15 December: Jordanian information minister Mohammad Adwan fingered Saad bin Suwied and Yasser Ibrahim as the murderers who fired eight bullets from the silenced gun that slew USAID executive Lawrence Foley outside his home in Amman on October 28. Adwan described Suwied – a Libyan who entered Jordan on a Tunisian passport and Ibrahim, a Jordanian – as al Qaeda members who were paid $68,000 for the assassination.
According to the information reaching debkafile‘s intelligence sources, the two assassins are not al Qaeda; they are in fact members of two Palestinian groups, who work in conjunction – the pro-Iraq Arab Liberation Front, whose leader Abu al Abbas is based in Baghdad, and the Jordanian wing of Yasser Arafat’s Fatah movement. They were apprehended by Jordanian security forces in November in a sweep of the south Jordanian Islamic fundamentalist town of Ma’an. After a brief interrogation, the captured men admitted working for Palestinian groups operating in Jordan on behalf of Iraqi military intelligence.
When this information reached Arafat in Ramallah, he threatened Amman through emissaries
that if the two murderers’ Palestinian affiliation was made public, he would see to it that Jordanian Palestinian terrorists created havoc in the kingdom. The threat was effective. Security in Jordan is already shaky and Palestinian terrorism on the rise. Therefore, Jordan’s security and intelligence services advised the king and his government to fix the blame for Foley’s murder away from the Palestinians. Al Qaeda was accordingly named the culprit.
Not that the accusation held much water; Palestinian fingerprints on the crime are too blatant.
For one thing, on the day itself, October 28, a group called Shurafa al Urdun (“Nobles of Jordan”) claimed responsibility. The name comes out of the secular terminology of Arab nationalism whose values are anathema to the fundamentalist Islamic network. Furthermore, al Qaeda, unlike the Palestinians, rarely goes in for assassination; its hallmark is mass murder.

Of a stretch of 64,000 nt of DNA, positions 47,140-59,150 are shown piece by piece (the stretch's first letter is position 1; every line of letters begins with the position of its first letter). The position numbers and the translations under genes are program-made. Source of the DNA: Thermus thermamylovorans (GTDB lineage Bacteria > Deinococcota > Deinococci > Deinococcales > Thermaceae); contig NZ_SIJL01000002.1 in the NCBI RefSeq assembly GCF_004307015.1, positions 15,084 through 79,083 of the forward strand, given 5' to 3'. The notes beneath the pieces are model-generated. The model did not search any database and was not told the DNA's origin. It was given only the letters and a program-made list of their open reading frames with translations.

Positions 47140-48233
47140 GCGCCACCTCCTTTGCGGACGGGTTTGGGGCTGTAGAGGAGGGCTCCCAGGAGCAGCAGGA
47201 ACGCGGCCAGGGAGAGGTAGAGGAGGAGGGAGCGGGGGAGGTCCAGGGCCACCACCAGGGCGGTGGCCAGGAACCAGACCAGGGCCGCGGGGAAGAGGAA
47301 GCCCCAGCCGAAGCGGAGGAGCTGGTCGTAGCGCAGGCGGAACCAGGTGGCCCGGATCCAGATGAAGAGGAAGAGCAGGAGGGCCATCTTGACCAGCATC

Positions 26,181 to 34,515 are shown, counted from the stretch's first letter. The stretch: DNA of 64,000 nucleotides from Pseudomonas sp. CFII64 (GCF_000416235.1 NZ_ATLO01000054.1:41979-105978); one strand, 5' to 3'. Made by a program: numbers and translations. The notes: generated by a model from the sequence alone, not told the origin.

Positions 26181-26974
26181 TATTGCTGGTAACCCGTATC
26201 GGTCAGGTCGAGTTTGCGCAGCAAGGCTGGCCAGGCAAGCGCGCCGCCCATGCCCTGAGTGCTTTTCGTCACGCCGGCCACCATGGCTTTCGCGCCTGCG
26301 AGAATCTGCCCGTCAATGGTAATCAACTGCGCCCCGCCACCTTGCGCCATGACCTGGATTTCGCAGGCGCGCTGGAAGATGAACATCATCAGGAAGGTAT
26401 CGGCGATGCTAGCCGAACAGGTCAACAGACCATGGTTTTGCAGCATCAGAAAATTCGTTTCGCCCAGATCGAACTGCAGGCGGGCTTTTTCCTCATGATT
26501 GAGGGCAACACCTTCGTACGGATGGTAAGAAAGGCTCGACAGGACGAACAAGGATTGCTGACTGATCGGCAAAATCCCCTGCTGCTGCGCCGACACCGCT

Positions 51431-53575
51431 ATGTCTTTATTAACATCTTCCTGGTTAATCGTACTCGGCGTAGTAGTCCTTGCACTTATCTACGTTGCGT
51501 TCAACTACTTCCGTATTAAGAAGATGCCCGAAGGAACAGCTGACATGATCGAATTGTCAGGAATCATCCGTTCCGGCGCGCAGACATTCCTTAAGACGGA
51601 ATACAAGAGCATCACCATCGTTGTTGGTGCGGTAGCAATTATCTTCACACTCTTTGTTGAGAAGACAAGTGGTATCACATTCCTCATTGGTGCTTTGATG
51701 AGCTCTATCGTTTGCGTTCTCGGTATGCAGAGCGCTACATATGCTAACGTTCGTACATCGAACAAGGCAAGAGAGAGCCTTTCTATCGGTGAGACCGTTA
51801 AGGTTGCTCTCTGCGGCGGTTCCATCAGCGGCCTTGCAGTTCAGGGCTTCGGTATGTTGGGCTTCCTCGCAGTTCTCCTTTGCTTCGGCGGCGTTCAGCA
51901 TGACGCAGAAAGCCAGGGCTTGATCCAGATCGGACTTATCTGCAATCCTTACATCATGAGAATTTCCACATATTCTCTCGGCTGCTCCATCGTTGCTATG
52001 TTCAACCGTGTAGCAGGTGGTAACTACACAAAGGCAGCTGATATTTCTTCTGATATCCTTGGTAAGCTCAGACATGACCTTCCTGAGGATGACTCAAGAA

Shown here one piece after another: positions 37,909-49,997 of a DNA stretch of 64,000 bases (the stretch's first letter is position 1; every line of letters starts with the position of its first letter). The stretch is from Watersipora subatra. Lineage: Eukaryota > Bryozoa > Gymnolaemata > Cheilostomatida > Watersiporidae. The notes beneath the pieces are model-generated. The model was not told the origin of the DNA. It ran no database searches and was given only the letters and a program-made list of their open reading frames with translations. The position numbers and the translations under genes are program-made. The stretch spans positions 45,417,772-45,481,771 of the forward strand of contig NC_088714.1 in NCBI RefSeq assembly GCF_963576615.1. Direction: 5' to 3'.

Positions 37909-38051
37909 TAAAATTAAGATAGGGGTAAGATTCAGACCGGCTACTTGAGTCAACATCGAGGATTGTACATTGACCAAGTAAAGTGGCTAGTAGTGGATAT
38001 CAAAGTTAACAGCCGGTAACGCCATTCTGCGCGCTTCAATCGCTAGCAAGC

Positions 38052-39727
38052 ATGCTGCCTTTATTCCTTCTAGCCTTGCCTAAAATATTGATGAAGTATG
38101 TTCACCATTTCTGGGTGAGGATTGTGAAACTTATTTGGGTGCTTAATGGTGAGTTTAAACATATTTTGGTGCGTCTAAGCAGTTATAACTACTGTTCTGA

But most tellingly, Arafat himself, in his usual circular style, gave the game away in a speech he made to the Palestinian Legislative Council in Ramallah, on October 29, the day after the USAID director was gunned down in Amman. He repeatedly praised the “shurafa”, the Nobles, an expression dredged up from the old vernacular of PLO infighting which Arafat has not used for years.
On Sunday, December 15, the Sunday Times published in London an interview with Arafat, in which he bitterly accused Osama bin Laden’s group of “hiding behind the Palestinian cause for his own purposes.”
He forgot to tell his interviewers that in Jordan Palestinian gunmen who murdered an American diplomat were now hiding behind al Qaeda. He also forget to mention that, last April, the Israel troops who invaded his Ramallah offices found documents that revealed that as far back as 1995, the Palestinian leader and the heads of his security agencies were in continuous communication with senior al Qaeda officers through go-betweens in Bosnia.
The Times interview therefore represents only one of Arafat’s two faces. In Europe, he is the proud leader of a national liberation struggle. At the same time, in the Palestinian and Arab arenas, the Palestinian terror campaign is a vital front of the international Holy War. Every Palestinian he sends on a suicide mission is therefore a “shahid”, a martyr, who belongs in Paradise just as much as any al Qaeda fighter.